This time last year my father had just died. I was about to receive the phone call that I had been waiting for. The one confirming his death. My younger brother and I drove to the hospital where we met with my mother. I had always prided myself on being the ‘brave one’ and so I chose to view dad’s body, while my brother did not.
He looked so very peaceful; the kind of peace one expects to see on an individual that has worked hard, put in some good time, and is now experiencing a well deserved rest. He looked so completely relaxed that I found that a gentle smile came unbidden to my lips at the sight of what was now my dad’s corpse. I bent down and kissed his rapidly cooling body and told him that I loved him.
They don’t make men like my father any more. He was such a machine of a man. He worked hard, he lived hard, he played hard, he loved hard, and he laughed hard. He began work at the age of fourteen, never graduating from high school. He was a leading hand fitter and turner. In his entire working career (which spanned five decades) he took one sick day; two at best.
He was so physically strong that he was still capable of unloading entire trailers full of furniture single-handedly when he hit his mid sixties. I know this, because he helped my (now ex) husband and I move to the country for a while. Before we had so much as unpacked the car my dad had finished unloading that trailer!
He was also renowned for the funny stories he would tell; often about himself and his childhood adventures. He was never afraid to make fun of himself. He was never afraid to make fun of others, either 😉 But he gave as good as he got and never meant any malicious harm when he was having a joke. He would only ever make fun of you if he actually liked you. You see, he would pull no verbal punches either. If he thought you were a ‘bloody idiot’ he would tell you so, straight up. There really was nothing fake about my dad. He was real. No one ever wondered where they stood with him. We all knew. It was one of the many amazing things about him.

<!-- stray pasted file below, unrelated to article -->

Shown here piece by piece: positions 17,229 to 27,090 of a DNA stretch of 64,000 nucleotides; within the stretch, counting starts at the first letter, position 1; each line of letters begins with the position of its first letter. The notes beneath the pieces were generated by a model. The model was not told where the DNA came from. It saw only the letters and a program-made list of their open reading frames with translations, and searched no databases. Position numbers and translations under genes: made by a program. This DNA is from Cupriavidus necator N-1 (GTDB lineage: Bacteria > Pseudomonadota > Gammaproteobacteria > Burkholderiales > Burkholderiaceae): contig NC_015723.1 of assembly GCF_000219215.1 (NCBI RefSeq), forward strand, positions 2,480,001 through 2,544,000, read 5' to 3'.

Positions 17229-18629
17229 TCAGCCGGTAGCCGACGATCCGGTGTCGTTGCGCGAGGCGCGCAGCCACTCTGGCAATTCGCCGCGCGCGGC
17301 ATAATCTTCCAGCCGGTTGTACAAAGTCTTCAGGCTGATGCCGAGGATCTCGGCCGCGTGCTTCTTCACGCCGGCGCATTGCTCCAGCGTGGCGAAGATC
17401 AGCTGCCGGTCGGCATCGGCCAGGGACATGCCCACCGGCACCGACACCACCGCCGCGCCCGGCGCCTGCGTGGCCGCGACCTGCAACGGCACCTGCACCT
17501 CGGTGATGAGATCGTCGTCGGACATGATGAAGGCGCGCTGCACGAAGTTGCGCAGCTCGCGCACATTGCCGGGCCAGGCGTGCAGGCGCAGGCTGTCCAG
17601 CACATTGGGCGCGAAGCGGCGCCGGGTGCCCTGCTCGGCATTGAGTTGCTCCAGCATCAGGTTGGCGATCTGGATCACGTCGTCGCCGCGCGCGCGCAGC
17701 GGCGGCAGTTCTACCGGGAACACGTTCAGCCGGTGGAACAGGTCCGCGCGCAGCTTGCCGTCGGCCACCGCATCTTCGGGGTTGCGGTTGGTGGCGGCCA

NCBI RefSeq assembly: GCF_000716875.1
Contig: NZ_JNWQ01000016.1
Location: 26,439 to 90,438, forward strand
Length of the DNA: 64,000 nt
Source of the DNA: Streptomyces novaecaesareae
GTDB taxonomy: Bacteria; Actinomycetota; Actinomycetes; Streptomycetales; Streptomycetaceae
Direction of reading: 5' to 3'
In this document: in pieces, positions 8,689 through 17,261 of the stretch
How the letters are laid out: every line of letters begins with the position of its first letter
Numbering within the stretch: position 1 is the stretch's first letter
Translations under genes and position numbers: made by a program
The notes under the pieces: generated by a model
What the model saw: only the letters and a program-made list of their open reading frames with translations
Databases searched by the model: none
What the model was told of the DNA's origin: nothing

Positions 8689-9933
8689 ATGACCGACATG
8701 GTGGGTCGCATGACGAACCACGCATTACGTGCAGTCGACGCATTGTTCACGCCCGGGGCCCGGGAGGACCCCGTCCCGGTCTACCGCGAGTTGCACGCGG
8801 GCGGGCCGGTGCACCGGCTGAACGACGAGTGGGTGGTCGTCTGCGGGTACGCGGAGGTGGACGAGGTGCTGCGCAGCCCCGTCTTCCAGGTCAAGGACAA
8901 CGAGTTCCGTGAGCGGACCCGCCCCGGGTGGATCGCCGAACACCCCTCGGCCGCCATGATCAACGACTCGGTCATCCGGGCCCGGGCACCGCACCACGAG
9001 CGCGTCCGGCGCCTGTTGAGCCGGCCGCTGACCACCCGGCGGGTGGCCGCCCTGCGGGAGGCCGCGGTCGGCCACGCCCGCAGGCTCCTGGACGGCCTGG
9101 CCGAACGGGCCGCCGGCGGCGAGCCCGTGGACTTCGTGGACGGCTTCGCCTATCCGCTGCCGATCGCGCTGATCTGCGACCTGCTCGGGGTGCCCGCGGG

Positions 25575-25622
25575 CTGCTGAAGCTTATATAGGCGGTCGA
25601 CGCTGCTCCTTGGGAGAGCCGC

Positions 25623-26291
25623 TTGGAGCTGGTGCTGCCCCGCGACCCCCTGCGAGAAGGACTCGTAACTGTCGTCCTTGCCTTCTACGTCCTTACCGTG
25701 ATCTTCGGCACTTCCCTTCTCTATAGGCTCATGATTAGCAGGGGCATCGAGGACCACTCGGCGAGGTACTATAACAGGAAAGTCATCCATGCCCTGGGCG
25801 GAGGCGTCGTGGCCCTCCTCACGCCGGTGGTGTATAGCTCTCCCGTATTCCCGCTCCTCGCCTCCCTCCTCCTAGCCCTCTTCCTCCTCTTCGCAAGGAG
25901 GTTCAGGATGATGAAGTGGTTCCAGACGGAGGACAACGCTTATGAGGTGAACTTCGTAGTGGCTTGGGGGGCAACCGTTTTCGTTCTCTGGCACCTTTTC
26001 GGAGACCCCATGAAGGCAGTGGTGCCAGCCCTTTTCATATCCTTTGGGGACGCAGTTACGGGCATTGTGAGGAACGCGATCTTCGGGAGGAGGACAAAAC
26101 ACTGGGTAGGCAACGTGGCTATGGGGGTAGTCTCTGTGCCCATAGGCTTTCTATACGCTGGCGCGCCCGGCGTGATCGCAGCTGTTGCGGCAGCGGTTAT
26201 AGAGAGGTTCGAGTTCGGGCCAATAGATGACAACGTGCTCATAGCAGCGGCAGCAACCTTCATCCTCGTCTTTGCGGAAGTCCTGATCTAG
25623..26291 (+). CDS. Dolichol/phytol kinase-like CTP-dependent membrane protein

My dad taught me how to love as easily as he taught me how to use tools. He could see no reason why his daughter should not know what they were, how to use them, and what they were called. In the process of educating me, I guess one could say that he taught me how to love tools, too!
He taught me how to fish, how to forecast the weather more accurately than the satellite images do, how to build, how to climb, how to surf, drive a boat, fix a car, have a laugh, pitch a tent, light a fire, and never give up when I set myself a goal worth achieving.
My dad was a fighter. He loved life. He fought to live it until he took his last breath.
It is not my purpose here to go into intimate detail about this amazing man. The casual reader would be bored and I am not one to display deep candour about such a personal matter.
But it is my purpose to honour my dad every day of my life.
It is so hard to comprehend that he has already been gone from our lives this long. A huge ‘Maxie the Magnificent’ sized hole remains where he once dwelt. It is far greater in size than his physical presence was.
I love you, Dad.